MARTUCCI: Piano Concerto No. 2, Op. 66; Momento musicale e Minuetto; Novelletta, Op. 82, No. 2; Serenata, op. 57, No. 2; Colore orientale, Op. 44, No. 3 – Gesualdo Coggi, piano/ Rome Symphony Orchestra/ Francesco La Vecchia, conductor – Naxos

by | Jan 12, 2010 | Classical CD Reviews | 0 comments

MARTUCCI: Piano Concerto No. 2, Op. 66; Momento musicale e Minuetto; Novelletta, Op. 82, No. 2; Serenata, op. 57, No. 2; Colore orientale, Op. 44, No. 3 – Gesualdo Coggi, piano/ Rome Symphony Orchestra/ Francesco La Vecchia, conductor – Naxos 8.570932, 68:56 *****:

We now get around to one of Giuseppe Martucci’s big scores, and most popular (if such a word can be used here), the Piano Concerto No. 2. This thing is a mammoth 40 minutes, and not a dull moment in any of it. I reviewed Volumes 1 and 2 of this series with near raves, and there is nothing here to change my mind. I think that Mr. Coggi outdoes Carlo Bruno and Riccardo Muti on their 1995 Sony disc, so it can be safely retired even with the slightly more interesting singing of Mirella Freni in the La canzone del ricordi.  Naxos is giving us a very important series that is likely to stand for some time, and at a price that can’t be beat.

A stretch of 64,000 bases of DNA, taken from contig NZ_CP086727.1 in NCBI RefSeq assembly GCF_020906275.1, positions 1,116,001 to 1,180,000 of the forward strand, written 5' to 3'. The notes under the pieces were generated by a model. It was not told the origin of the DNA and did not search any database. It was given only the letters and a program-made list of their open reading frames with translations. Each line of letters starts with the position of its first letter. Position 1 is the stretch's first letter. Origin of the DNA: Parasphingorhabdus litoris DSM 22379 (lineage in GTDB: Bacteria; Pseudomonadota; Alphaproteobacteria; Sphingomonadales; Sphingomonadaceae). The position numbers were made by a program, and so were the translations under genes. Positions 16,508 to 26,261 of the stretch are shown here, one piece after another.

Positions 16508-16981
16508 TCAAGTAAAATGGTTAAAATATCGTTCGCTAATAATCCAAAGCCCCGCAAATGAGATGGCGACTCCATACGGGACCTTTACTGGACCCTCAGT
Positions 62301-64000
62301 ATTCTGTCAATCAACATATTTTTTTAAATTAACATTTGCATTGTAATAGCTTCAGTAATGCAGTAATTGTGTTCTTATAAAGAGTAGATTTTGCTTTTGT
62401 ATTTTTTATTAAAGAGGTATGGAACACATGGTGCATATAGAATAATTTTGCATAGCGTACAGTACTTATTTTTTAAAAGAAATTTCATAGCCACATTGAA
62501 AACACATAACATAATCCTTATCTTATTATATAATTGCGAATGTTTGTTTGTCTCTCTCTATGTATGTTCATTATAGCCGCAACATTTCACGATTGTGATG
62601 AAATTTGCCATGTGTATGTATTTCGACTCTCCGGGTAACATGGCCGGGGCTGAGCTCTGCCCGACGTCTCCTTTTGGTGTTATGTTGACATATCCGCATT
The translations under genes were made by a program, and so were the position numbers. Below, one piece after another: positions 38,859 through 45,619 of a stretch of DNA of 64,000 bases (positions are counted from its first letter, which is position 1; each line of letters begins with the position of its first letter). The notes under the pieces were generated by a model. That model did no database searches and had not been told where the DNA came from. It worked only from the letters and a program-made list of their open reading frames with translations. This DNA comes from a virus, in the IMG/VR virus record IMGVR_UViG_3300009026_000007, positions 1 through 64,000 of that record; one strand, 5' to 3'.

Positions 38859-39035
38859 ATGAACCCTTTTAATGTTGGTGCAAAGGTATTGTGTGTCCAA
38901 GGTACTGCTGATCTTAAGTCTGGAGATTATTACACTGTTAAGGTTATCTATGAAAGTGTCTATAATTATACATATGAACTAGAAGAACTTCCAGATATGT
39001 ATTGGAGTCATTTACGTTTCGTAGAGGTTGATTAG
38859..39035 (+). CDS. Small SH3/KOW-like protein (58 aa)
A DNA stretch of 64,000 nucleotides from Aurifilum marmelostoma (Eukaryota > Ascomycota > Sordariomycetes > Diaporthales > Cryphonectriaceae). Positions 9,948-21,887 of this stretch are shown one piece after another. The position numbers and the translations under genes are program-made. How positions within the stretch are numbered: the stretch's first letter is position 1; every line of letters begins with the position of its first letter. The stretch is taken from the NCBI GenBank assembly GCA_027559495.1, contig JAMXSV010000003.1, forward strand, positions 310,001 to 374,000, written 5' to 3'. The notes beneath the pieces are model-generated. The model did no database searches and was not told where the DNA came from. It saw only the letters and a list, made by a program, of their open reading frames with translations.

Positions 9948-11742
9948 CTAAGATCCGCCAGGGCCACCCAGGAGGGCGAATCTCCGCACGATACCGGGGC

The Second Concerto was written in 1886 for the composer’s own use, championed by Toscanini and even appearing on Mahler’s last concert in 1911 in New York. It is a thick piece, full of ideas and emblazoned with the Romantic ethos. The first movement is longer than the next two combined, utterly symphonic in scope and masterly in its treatment of the piano both as a partner in symphonic discourse and a leader in true concerto style. Musically speaking, this is as substantive a concerto as you could want, and a testament to the composer’s ingenuity. The unusual key of B flat minor had already been used by Tchaikovsky 10 years earlier, and he also created a top-heavy work that feels somewhat concluded after the first movement ends. Martucci’s is actually more balanced; one feels the need for more, as if the argument is not yet over.

The other pieces here were arranged for orchestra later after composition. They are short tone poems in all but name, very pleasant and a delight to hear. The same standards apply as in the previous issues, and the whole thing is recommended without hesitation.

— Steven Ritter

Related Reviews
Logo Pure Pleasure